Gagnant happily eased into a low St Andrews Cross, before moving into uprights and oxers. He's been on relative vacation since the test event and throughout the workout he continued to talk, mirroring his attitude in the stables when Delaney first greeted him.

'I don't know another horse who talks that much,' Delaney said.

Other horses make noise near meal times, but Gagnant neighs constantly.

As one of two sites during the Olympic test event, there are still competition remnants at Beas River. The jumps have been disassembled (a shame, Delaney said), the makeshift tents are gone and there is no more mud to slosh through, but the jumps' decorative wooden figurines are placed throughout. A painted wooden panda - Hong Kong's version of a garden gnome - watches as Delaney and Gagnant get through their workout.

That these qualifiers, Hong Kong's first shows where international competitors arrive with their own horses, are being held as the Olympics near was not a purposeful collaboration.

'It will help the Olympics,' said Stuart Mitchell, the equestrian manager at Beas River and the organiser of the shows. 'But when we tried to set this up and do it we didn't have the Olympics in mind.'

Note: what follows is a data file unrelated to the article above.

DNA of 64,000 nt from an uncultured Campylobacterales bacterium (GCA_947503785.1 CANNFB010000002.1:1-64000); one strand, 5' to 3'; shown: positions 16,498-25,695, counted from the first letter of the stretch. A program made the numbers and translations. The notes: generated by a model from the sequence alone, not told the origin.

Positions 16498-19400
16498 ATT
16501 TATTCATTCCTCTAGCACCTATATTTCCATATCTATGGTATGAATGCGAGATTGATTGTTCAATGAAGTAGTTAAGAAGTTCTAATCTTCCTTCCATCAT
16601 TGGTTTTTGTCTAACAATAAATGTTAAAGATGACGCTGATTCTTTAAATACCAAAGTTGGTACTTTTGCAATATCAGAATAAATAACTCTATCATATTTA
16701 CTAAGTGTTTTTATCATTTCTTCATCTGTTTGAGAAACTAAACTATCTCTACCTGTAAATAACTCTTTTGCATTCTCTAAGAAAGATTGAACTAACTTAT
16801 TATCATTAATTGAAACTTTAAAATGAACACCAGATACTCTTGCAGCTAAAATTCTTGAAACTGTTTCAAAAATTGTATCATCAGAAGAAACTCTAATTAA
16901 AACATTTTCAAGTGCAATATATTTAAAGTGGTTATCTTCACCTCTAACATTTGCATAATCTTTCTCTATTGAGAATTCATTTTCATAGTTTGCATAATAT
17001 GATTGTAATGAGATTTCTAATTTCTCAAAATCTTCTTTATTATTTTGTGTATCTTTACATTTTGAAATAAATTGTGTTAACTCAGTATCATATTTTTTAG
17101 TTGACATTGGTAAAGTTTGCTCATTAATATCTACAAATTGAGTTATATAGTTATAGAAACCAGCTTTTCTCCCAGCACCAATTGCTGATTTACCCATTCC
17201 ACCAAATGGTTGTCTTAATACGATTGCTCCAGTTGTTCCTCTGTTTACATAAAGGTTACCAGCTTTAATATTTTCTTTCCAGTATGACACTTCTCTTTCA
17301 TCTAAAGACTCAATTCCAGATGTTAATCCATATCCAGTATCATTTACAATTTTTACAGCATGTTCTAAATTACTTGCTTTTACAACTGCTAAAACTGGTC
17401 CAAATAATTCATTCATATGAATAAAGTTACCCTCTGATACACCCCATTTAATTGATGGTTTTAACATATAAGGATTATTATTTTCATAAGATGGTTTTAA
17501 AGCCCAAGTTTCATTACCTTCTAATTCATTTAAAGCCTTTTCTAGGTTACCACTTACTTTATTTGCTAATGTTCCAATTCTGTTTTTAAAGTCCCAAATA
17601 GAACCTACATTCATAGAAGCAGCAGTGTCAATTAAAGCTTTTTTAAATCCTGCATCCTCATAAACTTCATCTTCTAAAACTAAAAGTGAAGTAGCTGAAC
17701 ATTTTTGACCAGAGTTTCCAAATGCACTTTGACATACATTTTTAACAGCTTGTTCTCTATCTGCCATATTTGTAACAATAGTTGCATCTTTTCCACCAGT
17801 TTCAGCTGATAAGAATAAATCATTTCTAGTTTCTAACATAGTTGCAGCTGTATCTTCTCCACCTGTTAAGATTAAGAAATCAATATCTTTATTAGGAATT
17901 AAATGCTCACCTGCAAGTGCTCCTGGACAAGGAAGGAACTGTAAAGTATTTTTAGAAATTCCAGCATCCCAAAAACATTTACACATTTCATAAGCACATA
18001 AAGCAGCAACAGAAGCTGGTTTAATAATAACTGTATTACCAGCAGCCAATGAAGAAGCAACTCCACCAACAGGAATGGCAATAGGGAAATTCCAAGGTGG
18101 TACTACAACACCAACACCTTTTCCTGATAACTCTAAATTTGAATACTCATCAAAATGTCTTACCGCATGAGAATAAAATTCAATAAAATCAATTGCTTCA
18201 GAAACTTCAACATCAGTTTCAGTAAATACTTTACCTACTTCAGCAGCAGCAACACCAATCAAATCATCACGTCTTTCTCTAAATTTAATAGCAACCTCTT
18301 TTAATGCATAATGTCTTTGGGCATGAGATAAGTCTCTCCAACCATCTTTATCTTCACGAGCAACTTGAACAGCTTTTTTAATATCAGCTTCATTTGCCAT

The goal, Mitchell said, was to expand the World Cup league in Asia (the Hong Kong qualifiers mean that there are four more points-earning competitions) and to promote the sport in Hong Kong. New grandstands are to be added and the space at Beas River will accommodate 1,000 spectators. In the smaller local classes there could be 40 entries; the higher ones will be sparser with about 10.

Though there is often a false correlation made between the popularity of horse racing and equestrian sports, the two are intrinsically related through the horses themselves.

Gagnant, for one, lost people a lot of money. 'He's terrible as a racehorse,' Delaney said. 'I've seen videos of him. There's the whole pack and then there's him. They're all at the finish line and he's not even on the screen.'

He proved to be too laid-back to be a successful racehorse, but six years ago, fresh off the track at the Lo Wu stables, he gave Delaney the flutters of love-at-first-sight when she was looking to get a horse and start riding again. In Gagnant she saw personality and potential.

It was a partnership a couple years in the making.